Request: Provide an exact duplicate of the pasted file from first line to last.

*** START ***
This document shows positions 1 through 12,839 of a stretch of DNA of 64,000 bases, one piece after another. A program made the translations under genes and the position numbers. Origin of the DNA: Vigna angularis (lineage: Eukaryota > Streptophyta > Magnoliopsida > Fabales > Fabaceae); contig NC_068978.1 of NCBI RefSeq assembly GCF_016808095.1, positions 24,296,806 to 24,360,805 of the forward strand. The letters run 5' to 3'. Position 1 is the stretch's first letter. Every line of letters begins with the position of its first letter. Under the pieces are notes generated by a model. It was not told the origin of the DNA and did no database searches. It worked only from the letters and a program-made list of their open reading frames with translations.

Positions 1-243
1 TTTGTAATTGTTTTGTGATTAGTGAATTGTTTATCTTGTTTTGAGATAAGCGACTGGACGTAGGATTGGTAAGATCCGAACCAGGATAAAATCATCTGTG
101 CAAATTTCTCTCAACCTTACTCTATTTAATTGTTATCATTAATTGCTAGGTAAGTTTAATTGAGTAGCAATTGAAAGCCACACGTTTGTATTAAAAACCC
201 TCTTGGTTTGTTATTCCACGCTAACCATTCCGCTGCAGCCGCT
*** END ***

This document shows positions 1 through 12,839 of a stretch of DNA of 64,000 bases, one piece after another. A program made the translations under genes and the position numbers. Origin of the DNA: Vigna angularis (lineage: Eukaryota > Streptophyta > Magnoliopsida > Fabales > Fabaceae); contig NC_068978.1 of NCBI RefSeq assembly GCF_016808095.1, positions 24,296,806 to 24,360,805 of the forward strand. The letters run 5' to 3'. Position 1 is the stretch's first letter. Every line of letters begins with the position of its first letter. Under the pieces are notes generated by a model. It was not told the origin of the DNA and did no database searches. It worked only from the letters and a program-made list of their open reading frames with translations.

Positions 1-243
1 TTTGTAATTGTTTTGTGATTAGTGAATTGTTTATCTTGTTTTGAGATAAGCGACTGGACGTAGGATTGGTAAGATCCGAACCAGGATAAAATCATCTGTG
101 CAAATTTCTCTCAACCTTACTCTATTTAATTGTTATCATTAATTGCTAGGTAAGTTTAATTGAGTAGCAATTGAAAGCCACACGTTTGTATTAAAAACCC
201 TCTTGGTTTGTTATTCCACGCTAACCATTCCGCTGCAGCCGCT